Monday, 11 January 2010

A little note on Archery equipment


Comment from the Sea Shepherd forum.
"More likely the arrows were to ber (sic) used to take dna skin samples from whales to do real research. The arrows are fitted with small cookie cutters to take a miniscule wad of whale skin and blubber, real research, the sort of non lethal research the whalers try to bullshit the world that they are doing."

Pure fantasy. That comment is so completely ignorant that it begs for response. Whoever wrote that knows bugger all about arrows or archery. The arrows (or Bolts or Quarrels if you like) displayed are standard shafts fitted with standard target points. 'Cookie cutter' samplers would look quite different, rather like the business end of an endoscope. Furthermore, there are no fixing points on the shafts for retrieval line, essential if using them for mythical Cetacean 'DNA sampling'.

See the video below for how arrows behave in flight. Google Archers Paradox if you don't believe me. As additional proof, here's a slow motion video of an arrow in flight.
Crossbow bolts do not flex so much as they tend to be stiffer, but they do flex in flight, demonstrating a slight up and down flight pattern like the shaft in the video.

Update: Have been looking more closely at the tips of those arrows. They appear in that low resolution shot to have hardened chisel edged points. Not a high res enough shot to definitively identify the make though.

Update on the update:
I'm looking at those arrows again. Again, too low res to be sure, but those look like arrow nocks on the back of the shafts. Crossbow bolts tend to have a half moon or blunt nock. Something doesn't quite gel here.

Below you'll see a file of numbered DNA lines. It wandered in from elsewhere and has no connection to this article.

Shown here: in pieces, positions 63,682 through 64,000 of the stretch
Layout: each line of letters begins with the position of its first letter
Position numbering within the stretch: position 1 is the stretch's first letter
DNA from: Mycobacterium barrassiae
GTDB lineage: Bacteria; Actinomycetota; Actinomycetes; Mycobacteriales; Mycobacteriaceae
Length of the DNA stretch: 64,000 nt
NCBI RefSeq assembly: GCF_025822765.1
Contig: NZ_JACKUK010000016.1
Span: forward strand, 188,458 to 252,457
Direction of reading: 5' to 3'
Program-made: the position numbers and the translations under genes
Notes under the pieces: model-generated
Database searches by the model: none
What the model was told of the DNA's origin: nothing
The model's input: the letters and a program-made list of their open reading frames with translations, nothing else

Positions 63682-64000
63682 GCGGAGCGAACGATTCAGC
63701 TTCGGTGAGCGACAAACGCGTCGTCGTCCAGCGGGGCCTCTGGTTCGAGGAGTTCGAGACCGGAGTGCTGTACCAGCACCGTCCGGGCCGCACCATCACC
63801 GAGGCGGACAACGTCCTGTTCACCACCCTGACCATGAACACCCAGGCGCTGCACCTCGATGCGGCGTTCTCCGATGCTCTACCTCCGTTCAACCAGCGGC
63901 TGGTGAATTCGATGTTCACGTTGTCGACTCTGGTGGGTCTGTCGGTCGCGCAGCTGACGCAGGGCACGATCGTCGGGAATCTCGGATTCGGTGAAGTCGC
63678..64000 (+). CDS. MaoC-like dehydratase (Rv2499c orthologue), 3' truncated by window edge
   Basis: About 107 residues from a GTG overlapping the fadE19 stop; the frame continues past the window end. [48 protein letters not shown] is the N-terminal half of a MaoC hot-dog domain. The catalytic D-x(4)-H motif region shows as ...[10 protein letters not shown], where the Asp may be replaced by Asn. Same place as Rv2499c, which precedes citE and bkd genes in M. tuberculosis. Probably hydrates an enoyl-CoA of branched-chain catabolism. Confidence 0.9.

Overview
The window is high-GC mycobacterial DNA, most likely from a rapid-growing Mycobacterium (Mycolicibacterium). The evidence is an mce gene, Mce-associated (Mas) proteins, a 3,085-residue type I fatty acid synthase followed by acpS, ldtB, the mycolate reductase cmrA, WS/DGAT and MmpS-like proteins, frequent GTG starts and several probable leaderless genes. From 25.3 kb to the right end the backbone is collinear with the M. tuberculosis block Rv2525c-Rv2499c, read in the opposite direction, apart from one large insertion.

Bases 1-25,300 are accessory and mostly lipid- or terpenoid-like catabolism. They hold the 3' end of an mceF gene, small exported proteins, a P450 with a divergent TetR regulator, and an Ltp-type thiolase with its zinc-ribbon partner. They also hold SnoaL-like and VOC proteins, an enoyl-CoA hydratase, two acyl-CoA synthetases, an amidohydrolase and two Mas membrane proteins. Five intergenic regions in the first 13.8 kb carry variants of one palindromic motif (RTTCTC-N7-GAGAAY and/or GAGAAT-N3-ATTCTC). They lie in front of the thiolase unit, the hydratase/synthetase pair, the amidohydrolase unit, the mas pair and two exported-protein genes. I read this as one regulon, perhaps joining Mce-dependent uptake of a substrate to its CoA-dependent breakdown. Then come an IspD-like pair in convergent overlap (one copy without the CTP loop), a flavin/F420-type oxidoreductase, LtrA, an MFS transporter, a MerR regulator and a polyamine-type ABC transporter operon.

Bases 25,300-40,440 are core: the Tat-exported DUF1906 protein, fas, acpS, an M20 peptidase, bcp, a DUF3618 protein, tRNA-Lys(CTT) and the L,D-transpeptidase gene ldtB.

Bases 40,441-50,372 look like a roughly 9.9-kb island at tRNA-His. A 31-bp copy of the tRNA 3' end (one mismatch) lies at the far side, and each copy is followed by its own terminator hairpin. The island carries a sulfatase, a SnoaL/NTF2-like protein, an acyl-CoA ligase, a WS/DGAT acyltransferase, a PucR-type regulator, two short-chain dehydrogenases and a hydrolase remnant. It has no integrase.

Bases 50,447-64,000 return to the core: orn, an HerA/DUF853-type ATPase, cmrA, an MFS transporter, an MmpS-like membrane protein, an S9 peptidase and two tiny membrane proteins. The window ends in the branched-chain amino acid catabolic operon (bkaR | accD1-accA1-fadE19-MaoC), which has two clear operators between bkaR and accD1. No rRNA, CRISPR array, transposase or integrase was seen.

4 comments:

Angry Exile said...

Love some of the comments on the earlier vid which the one you've shown was responding to. Some cockwit blithely ruled out any chance it was an arrow or something like an arrow because what arrow could penetrate a steel hull. Who said it hit steel? Plenty of non steel structures around large ships for an arrow to stick in. And who says the thing they think is stuck in the ship is the arrow anyway? Looks to me too big to be an arrow (faked post facto or otherwise) and too close to the camera to be whatever was launched at the ship. Much more likely to be part of the ship I reckon, perhaps a bit of aerial or a support for a bit of cable or standing rigging. Hard to say with the low res and the constant movement, but I'm sure of two things - it's not an arrow and it's not what was launched at the ship. Neither conclusion means that no arrow was ever launched by the Ady Gil, but I suspect that might be thinking too logically for some of the eco-buffoons in the heat of their adoration of Sea Shithead and other radical environmentalists.

Bill Sticker said...

As far as I'm concerned it was a crossbow bolt. It behaved like a crossbow bolt does in flight, anything else would have had different flight characteristics. An arrow from a bow flexes side to side, a spear gun doesn't flex at all and doesn't have the range.

As you say, a bloody silly thing to fire at a ship of course, but then one doesn't expect logic from certain quarters.

With regard to arrows penetrating steel plating, a 150 grain field point shot from a 45lb draw bow will penetrate a car door at 30 metres or more.

Watch this video for a demonstration of various modern hunting broadheads.

Anonymous said...

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Kate Flouee
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Brij said...

What a great post, I actually found it very thought provoking, thanks crossbows

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